The United States Supreme Court ruled today against six states that sought standing to sue sources of greenhouse gas emissions for their contributions to global warming under federal common law. The court ruled 8–0 in American Electric Power Co. v. Connecticut that the Clean Air Act and the Obama administration’s regulatory actions on climate had displaced the states’ common law “public nuisance” argument. The Court left one issue open, splitting 4–4 on the issue of whether federal courts even had jurisdiction to hear the claims.
The following statements from legal and environment policy experts at The Heartland Institute may be used with attribution. For more comments, refer to the contact information below.
“Today’s Supreme Court decision is a welcome development. At the same time, however, the decision is a reminder that environmental extremists still have many arrows in their quiver as they seek to impose their restrictions on economic growth through judicial and administrative bullying. We can only hope the Supreme Court will continue to block these attempted end runs around our elected legislators. It is also time for Congress to rein in the Environmental Protection Agency and its job-killing, environmentally pointless carbon dioxide restrictions.”
James M. Taylor
Senior Fellow for Environment Policy
The Heartland Institute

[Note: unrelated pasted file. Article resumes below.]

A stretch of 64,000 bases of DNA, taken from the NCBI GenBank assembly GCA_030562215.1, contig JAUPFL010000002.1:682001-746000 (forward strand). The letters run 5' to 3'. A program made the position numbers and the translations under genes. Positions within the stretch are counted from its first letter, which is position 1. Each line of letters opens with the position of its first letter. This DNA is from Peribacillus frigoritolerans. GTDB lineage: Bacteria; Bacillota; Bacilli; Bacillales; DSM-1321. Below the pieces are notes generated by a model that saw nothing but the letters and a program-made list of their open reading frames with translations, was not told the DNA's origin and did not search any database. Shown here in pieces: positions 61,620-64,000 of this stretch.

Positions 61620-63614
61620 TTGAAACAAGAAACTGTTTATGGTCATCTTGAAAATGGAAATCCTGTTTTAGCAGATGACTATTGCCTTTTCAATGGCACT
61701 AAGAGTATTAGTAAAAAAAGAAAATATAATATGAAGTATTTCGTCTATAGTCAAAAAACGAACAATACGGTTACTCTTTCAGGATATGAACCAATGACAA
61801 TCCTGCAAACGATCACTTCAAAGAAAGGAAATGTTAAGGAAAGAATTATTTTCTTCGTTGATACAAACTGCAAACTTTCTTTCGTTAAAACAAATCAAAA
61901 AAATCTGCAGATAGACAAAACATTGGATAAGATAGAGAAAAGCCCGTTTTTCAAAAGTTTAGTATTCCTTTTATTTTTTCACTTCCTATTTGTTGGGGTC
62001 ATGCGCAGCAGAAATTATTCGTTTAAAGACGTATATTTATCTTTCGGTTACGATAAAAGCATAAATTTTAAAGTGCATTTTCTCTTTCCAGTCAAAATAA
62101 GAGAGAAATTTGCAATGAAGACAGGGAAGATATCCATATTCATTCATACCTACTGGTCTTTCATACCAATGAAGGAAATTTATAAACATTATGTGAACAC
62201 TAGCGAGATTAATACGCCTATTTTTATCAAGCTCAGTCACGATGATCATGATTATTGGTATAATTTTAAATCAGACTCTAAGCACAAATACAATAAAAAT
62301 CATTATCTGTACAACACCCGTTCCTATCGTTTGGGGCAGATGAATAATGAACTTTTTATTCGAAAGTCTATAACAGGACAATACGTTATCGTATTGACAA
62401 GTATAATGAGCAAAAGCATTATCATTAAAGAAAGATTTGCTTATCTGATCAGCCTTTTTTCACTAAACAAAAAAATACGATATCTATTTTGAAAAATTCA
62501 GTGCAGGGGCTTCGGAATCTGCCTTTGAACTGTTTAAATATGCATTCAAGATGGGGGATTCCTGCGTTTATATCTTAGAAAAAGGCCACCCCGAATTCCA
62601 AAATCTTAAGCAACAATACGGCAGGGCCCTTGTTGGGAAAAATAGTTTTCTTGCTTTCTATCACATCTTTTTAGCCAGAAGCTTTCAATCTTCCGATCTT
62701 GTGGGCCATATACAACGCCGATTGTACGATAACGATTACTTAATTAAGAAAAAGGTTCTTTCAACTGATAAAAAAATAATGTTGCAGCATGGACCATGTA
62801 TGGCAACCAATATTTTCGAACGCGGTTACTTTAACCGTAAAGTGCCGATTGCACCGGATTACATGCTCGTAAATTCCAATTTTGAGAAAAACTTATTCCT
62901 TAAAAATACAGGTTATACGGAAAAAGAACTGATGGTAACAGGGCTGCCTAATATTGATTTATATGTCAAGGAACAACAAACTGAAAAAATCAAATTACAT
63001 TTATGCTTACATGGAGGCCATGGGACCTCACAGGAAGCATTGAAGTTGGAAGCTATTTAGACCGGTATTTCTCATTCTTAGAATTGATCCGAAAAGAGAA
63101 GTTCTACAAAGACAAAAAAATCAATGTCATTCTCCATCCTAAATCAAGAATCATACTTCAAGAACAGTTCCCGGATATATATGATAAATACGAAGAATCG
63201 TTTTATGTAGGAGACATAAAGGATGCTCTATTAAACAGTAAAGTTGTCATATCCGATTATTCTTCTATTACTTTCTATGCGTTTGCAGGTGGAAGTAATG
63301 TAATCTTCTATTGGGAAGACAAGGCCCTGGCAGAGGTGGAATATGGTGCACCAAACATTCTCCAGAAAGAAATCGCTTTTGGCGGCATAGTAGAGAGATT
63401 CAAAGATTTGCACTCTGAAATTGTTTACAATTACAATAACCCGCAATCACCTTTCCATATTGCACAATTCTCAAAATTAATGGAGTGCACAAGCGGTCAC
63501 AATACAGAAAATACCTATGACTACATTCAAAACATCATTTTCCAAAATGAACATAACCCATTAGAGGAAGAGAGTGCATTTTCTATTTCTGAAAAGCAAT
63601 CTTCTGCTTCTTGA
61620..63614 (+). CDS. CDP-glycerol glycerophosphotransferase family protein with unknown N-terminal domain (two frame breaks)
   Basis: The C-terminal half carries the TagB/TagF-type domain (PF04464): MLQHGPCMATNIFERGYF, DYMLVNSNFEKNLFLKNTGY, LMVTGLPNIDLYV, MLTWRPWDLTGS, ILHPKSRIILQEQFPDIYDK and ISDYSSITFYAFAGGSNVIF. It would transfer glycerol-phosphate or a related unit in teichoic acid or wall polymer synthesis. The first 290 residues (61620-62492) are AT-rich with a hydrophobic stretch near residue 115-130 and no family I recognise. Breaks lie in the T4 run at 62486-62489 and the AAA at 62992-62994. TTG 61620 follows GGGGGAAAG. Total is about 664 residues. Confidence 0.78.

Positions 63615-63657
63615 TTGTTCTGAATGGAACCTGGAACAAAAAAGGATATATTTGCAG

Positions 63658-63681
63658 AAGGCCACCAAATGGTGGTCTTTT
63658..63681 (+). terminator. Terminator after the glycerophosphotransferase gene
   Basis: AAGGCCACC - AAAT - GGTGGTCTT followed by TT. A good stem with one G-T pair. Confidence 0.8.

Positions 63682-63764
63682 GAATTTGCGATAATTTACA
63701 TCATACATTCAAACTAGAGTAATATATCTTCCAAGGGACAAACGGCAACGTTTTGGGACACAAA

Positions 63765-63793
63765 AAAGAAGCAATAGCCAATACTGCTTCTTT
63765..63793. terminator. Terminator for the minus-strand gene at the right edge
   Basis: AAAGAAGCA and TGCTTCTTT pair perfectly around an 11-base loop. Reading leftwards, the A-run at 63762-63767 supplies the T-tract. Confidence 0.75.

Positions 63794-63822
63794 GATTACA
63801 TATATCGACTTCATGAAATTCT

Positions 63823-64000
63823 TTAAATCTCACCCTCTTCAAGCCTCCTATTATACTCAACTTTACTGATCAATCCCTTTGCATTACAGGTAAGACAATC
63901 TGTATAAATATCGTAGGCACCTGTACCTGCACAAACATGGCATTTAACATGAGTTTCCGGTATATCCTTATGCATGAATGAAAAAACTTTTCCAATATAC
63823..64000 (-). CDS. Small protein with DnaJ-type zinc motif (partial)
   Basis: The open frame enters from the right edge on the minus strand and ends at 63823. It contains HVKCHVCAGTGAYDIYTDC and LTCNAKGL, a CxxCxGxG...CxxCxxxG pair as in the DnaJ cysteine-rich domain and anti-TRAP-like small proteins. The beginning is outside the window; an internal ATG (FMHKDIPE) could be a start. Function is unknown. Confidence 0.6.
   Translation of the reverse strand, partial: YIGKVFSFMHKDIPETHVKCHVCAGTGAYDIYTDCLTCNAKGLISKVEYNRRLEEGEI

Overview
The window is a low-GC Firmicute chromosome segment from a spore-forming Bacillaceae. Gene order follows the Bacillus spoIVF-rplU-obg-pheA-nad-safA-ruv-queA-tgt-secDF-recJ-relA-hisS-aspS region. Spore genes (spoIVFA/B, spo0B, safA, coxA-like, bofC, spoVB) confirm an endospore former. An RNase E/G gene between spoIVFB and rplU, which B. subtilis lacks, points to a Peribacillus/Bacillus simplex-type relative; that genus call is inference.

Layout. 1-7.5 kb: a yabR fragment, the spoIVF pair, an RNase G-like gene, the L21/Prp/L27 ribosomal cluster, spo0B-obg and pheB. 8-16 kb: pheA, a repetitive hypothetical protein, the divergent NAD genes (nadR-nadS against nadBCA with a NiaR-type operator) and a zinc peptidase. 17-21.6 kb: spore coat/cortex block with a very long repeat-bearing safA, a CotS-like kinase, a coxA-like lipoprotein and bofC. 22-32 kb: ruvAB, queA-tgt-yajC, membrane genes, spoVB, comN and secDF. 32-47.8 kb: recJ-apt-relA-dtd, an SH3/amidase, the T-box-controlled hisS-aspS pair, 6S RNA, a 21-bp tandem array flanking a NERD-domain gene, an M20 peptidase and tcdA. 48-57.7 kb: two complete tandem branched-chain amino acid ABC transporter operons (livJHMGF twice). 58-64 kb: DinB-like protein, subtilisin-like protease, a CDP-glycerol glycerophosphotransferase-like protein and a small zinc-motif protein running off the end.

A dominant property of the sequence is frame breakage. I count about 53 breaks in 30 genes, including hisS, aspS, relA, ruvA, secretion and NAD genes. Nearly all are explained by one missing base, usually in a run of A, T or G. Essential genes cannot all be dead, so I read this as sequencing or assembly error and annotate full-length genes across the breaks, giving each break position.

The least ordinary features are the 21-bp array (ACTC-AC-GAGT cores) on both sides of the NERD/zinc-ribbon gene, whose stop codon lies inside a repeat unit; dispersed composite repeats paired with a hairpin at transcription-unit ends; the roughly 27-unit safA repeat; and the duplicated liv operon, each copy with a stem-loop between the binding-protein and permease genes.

“The Supreme Court’s ruling today in the American Electric Power case dealt a major blow to efforts by states to use the courts to force industry, under the federal common law of public nuisance, to limit its greenhouse gas (GHG) emissions. The court reversed the Second Circuit Court of Appeals, which had ruled litigation could go forward even though the U.S. Environmental Protection Agency is in the midst of imposing emission limits.
“This ruling is welcome news for GHG emission sources, particularly large sources such as the electric power plants involved here, who are already facing EPA regulations of GHG next year, as EPA limits conventional air pollutants like mercury and microscopic particulate matter.
“The Court did not rule, though, on whether states could use state public nuisance laws to regulate such emissions in court. The Second Circuit was directed to consider this issue on remand.”
Senior Fellow for Legal Affairs
The Heartland Institute
The Heartland Institute is a 27-year-old national nonprofit organization with offices in Chicago and Washington, DC. Its mission is to discover, develop, and promote free-market solutions to social and economic problems. For more information, visit our Web site at http://www.heartland.org or call 312/377-4000.